Lately, I have been struck by how hard, and yet how necessary, it is simply to be patient in the day-to-day life of being a Catholic. The media is full of goads to be impatient with oneself, with others, and with the world in general: Why are things not the way they should be, right now? Surely there is something that I (or everybody else) ought to be doing! Given that “doing something” very often translates into “being angry on social media about it,” this impulse to do something ought to be interrogated quite intensely.
I’ve been doing a fair bit of research lately into nineteenth-century English Catholicism. It turns out that times were tumultuous for Catholics then too (a particularly divisive point was the Vatican I definition of papal infallibility), and while there wasn’t electronic social media, newspapers, pamphlets, and letters provided plenty of opportunity for extremely heated rhetoric amongst Catholics—often rather disedifying for Protestants. Sound familiar?
The Jesuit poet Gerard Manley Hopkins lived and wrote at this time, and his poem “Patience” is fruitful for reflection in this regard. It is a poem that can be read both as inward-focused (as we struggle for patience with our own spiritual growth, or lack thereof) and as an engagement with the noisy, distracting, anxiety-inducing world around us—and as a reflection on the ways that we deal inwardly with exterior pressures and distractions.
Here is the text of the poem with my annotations from the Word on Fire Classics Ignatian Collection (which I co-edited).
Hopkins begins by recognizing that waiting is difficult. “Patience who asks / Wants war, wants wounds; weary his times, his tasks; / To do without, take tosses, and obey.” We are called to bear our cross, whatever it may be—even though sometimes what we are called to bear is neither exciting nor dramatic. It may simply be gritting our teeth and not posting a snarky remark on Twitter.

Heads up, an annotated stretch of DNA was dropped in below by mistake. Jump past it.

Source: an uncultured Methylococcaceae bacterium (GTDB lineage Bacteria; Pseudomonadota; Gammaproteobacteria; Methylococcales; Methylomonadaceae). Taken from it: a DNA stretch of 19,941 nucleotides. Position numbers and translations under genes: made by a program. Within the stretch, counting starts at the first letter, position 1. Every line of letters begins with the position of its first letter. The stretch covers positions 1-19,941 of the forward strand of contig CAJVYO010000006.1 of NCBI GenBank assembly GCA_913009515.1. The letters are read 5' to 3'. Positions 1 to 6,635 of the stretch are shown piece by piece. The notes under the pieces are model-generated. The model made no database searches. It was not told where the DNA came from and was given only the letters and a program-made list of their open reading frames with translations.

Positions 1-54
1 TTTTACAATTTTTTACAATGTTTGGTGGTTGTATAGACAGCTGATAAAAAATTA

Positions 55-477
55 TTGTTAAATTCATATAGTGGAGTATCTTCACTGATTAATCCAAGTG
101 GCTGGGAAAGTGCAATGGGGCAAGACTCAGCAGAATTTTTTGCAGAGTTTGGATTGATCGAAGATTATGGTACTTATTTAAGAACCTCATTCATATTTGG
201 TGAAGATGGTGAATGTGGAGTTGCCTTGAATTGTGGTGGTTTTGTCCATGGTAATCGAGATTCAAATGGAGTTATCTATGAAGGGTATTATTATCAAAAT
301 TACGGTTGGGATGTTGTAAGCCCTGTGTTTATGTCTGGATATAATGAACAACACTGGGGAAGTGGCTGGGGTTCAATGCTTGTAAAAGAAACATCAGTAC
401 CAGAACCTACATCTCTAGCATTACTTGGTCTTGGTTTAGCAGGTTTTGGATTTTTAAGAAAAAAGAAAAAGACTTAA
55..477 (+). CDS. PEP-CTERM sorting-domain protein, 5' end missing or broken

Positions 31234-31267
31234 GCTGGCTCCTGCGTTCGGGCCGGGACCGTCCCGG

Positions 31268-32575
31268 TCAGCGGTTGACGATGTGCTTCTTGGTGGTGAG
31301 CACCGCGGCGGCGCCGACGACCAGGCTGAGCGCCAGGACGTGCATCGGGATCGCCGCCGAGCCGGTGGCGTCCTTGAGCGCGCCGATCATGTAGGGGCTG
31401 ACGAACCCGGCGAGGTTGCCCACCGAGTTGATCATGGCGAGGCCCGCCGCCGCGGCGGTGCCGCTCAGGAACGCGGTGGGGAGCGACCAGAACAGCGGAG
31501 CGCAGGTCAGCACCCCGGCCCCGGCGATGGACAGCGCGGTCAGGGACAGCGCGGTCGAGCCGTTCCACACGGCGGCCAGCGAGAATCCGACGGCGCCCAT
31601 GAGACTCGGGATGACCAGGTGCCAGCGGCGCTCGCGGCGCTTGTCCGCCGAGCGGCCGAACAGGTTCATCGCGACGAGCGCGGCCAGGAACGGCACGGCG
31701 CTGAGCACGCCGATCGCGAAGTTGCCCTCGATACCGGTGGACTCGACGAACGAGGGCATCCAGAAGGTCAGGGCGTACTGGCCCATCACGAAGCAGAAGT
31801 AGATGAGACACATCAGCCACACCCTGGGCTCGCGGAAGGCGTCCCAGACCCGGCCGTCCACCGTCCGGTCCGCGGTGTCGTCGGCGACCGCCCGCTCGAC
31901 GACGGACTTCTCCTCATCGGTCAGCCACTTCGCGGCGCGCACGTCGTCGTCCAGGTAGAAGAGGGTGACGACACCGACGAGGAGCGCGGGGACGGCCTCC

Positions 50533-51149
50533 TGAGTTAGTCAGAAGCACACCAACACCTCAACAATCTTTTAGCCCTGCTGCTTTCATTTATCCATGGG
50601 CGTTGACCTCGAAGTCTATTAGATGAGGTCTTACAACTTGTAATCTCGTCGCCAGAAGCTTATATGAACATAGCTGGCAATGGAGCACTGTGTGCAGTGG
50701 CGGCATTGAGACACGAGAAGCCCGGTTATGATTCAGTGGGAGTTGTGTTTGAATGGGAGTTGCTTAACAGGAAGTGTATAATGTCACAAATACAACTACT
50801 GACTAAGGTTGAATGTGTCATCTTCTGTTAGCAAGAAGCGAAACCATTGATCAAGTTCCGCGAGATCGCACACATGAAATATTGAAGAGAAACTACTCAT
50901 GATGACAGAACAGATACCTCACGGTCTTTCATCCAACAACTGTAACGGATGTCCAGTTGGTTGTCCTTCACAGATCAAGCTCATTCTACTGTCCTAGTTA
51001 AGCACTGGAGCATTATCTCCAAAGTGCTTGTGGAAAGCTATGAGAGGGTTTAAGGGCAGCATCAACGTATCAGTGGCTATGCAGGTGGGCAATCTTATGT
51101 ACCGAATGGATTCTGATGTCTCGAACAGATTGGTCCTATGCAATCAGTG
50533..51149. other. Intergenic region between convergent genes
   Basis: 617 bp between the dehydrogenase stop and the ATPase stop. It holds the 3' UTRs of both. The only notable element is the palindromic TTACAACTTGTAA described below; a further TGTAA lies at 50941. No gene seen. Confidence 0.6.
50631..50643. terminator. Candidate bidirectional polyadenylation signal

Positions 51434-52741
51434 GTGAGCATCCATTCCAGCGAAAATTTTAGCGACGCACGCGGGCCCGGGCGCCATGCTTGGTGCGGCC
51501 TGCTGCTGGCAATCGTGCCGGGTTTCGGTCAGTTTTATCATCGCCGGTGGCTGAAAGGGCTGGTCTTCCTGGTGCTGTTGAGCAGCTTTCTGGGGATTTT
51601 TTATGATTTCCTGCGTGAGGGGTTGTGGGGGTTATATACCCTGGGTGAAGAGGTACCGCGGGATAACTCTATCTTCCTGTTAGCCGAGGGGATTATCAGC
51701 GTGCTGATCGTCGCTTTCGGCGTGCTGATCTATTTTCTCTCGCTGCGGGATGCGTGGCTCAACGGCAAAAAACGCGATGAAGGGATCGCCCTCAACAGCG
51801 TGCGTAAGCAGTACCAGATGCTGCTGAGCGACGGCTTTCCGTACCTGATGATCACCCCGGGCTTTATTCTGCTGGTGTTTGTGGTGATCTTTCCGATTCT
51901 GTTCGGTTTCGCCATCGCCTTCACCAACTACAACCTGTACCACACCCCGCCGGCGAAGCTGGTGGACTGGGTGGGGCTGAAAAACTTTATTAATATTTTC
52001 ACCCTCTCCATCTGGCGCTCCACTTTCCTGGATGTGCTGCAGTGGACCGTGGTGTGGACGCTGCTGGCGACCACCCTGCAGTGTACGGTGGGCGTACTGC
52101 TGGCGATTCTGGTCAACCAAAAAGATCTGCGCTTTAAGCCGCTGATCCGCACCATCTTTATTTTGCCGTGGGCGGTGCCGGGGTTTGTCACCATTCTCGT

When we are called to be patient, we may instead wish that we had war and wounds to deal with: conflicts and struggles that demand clear, direct action. Instead, our task may be to graciously “do without, take tosses, and obey.” Those are hard words, and ones that we modern people—especially we modern Americans—don’t like much at all. We only like to “do without” if we get to choose what, when, and how: self-denial on our own terms. We only like to obey if we agree. But it’s in the self-denial, acceptance, and obedience of what is given to us that true patience puts down its roots.
Ivy can grow so vigorously that it entirely covers a wall in a living carpet of green, glossy leaves. When it grows over a broken wall or a ruined house, it smooths out the rough edges, hides the broken corners, and makes the whole thing into something new and organic. Hopkins envisions patience as “heart’s ivy” covering over our “ruins of wrecked past purpose.” God may frustrate our plans, “wreck” our purposes, if they are not according to his will for us; patience allows the rough edges to be covered over.
As we survey the ruins of our self-centered plans, we may grow penitent as we recognize our own rebellion. The giving up of self-will can be agonizing: “We hear our hearts grate on themselves: it kills / To bruise them dearer.” Isn’t it enough to recognize that we were wrong? Do we really have to change how we live? Can’t we still have it our own way, at least sometimes?
Yet this is what grace is: God can, and will, do the transforming work that we cannot do for ourselves, when we ask for his help: “Yet the rebellious wills / Of us we do bid God bend to him even so.” Hopkins shows us that we can choose to ask God to bend our still-rebellious wills to him; we may be deeply frustrated by the self-denial asked of us, we may not feel or even want to be obedient, but we can choose to accept the self-denial and be obedient, even so.
Patience, hard thing! Yes, a hard thing, indeed, when we have so many temptations to be resentful and angry, and when it’s so easy to share and magnify those frustrations!
But what is the result of patience? “And where is he who more and more distils / Delicious kindness?—He is patient. Patience fills / His crisp combs, and that comes those ways we know.” We know how bees make honey. The bees patiently visit flower after flower, bringing back the tiny grains of pollen to the hive. Grain by grain, ever so slowly, the honey forms and, hidden within the hive, the crisp combs fill with its delicious sweetness.
“Truly, truly, I say to you, unless a grain of wheat falls into the earth and dies, it remains alone; but if it dies, it bears much fruit” (John 12:24).
Artwork: Vilhelm Hammershøi, “The Tall Windows,” 1913.